In thinking about Freeman’s results, and others, I’ve coined a phrase: polyviscous connectivity. Thus I say that the cortical network as a whole exhibits polyviscous connectivity. What do I mean? Some connections are highly resistant to change, and thus have high viscosity. Others change quite readily, and have low viscosity. There is a literature on long-term (LTP) and short-term potentiation (STP) of neural connectivity that is certainly relevant here, but I’ve not looked at it in quite a while.

Consider Freeman’s results. He’s measuring neural activity with an 8 by 8 array of electrodes mounted on the cortical surface. They’re going to detect activity of neurons at varying levels of viscosity. Let’s a assume that the patterns of connectivity encoding odorants that rat already recognizes have a relatively high viscosity. Let’s further assume that the neurons most susceptible to learning new odorants have a relatively low viscosity.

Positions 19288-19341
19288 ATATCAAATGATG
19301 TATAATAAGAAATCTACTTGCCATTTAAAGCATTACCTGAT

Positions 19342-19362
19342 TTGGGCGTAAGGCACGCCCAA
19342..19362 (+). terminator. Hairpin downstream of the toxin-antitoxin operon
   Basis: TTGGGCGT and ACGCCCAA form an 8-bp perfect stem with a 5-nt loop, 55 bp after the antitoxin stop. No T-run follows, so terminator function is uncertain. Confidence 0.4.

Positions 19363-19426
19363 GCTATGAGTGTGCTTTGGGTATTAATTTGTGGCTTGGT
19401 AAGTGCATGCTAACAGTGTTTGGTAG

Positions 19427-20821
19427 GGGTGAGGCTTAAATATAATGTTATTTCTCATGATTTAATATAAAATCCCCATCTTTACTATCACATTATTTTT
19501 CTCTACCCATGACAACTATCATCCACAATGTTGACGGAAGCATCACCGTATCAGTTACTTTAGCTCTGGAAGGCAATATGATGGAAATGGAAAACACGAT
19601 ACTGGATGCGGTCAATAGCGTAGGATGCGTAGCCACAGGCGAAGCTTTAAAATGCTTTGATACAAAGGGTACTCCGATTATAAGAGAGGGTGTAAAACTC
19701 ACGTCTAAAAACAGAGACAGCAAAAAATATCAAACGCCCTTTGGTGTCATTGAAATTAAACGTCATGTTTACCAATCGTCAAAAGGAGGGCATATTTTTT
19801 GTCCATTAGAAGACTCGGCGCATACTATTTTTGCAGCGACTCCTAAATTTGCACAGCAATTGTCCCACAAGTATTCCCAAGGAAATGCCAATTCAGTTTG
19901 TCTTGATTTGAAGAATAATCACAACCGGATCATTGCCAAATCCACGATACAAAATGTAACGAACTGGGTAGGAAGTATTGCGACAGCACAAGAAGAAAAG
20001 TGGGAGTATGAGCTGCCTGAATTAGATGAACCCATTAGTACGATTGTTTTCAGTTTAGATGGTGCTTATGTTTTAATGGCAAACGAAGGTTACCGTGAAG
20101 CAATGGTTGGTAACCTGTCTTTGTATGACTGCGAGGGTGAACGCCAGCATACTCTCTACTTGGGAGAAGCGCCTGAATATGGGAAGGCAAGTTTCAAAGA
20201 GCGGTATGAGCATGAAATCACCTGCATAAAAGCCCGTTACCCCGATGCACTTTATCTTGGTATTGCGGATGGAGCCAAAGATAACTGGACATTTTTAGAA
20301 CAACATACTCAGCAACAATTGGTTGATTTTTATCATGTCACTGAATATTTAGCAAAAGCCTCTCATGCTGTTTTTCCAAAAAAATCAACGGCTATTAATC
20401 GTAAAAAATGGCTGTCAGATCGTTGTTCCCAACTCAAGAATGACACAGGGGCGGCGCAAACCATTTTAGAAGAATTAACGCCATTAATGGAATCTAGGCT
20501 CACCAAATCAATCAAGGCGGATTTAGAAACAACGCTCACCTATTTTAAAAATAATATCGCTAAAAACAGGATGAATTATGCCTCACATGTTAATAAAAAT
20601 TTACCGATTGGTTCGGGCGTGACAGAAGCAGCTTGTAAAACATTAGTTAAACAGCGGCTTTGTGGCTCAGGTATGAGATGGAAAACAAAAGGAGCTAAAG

Once they’ve formed a stable response to the new odorant that will result in a new pattern of neural activity for the ensemble. But it is also going to change the patterns exhibited by already learned odorants even though the high-viscosity connections haven’t changed. The high viscosity connections maintain the overall integrity of the ensemble. In time, if the new odorant continues to be encountered, the connections registering it will increase in viscosity. So, polyviscous connectivity allows a structured connectionist physical system to maintain its overall integrity while adding new items to its repertoire.